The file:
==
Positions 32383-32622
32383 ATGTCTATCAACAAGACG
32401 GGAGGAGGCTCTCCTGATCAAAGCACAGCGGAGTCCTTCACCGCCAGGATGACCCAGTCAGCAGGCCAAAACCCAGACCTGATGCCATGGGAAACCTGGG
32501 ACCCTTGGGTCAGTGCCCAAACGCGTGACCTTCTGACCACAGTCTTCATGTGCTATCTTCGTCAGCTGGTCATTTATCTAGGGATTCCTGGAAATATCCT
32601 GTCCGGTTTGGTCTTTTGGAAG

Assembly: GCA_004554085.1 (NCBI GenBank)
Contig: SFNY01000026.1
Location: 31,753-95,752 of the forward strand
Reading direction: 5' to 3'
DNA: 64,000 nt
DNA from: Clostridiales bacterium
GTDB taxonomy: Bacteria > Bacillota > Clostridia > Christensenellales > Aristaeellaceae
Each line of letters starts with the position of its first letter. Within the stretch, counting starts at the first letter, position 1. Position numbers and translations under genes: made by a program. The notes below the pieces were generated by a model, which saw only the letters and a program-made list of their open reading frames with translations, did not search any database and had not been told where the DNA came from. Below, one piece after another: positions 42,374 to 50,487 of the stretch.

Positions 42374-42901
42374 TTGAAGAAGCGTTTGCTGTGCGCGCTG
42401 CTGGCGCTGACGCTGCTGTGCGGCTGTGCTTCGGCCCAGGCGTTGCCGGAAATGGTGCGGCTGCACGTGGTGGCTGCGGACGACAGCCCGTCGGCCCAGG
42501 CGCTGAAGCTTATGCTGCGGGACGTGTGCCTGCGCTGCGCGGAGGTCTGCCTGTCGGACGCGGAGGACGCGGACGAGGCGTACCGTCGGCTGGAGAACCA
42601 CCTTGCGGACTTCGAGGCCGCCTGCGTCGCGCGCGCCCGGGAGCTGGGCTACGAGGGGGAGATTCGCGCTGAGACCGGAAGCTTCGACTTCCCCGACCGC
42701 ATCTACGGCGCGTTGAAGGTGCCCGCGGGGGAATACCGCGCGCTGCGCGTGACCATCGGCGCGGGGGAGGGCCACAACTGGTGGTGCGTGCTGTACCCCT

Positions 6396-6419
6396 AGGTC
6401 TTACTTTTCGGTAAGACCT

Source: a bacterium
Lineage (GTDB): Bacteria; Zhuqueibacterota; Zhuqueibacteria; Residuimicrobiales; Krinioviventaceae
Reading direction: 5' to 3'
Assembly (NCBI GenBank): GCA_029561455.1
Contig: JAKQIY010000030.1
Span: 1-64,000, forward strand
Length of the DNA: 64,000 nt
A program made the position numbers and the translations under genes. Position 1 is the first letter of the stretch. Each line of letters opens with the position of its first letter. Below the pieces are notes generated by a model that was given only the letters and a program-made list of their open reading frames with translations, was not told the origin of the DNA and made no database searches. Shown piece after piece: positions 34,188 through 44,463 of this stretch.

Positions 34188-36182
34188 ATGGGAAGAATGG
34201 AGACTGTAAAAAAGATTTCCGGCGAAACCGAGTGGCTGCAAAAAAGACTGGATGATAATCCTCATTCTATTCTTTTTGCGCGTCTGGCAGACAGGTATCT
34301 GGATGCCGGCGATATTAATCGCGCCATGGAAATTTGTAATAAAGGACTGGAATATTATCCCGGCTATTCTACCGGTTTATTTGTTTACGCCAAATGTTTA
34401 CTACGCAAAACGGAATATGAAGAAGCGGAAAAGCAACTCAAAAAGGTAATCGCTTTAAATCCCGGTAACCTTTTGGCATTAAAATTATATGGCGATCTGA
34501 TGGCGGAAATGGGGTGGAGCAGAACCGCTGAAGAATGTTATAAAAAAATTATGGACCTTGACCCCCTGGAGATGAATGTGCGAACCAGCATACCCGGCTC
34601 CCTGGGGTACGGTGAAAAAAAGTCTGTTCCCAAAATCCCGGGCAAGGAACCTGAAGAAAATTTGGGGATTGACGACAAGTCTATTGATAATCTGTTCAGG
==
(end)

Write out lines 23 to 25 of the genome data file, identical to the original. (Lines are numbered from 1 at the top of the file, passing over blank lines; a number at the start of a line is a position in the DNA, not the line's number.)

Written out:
Source: a bacterium
Lineage (GTDB): Bacteria; Zhuqueibacterota; Zhuqueibacteria; Residuimicrobiales; Krinioviventaceae
Reading direction: 5' to 3'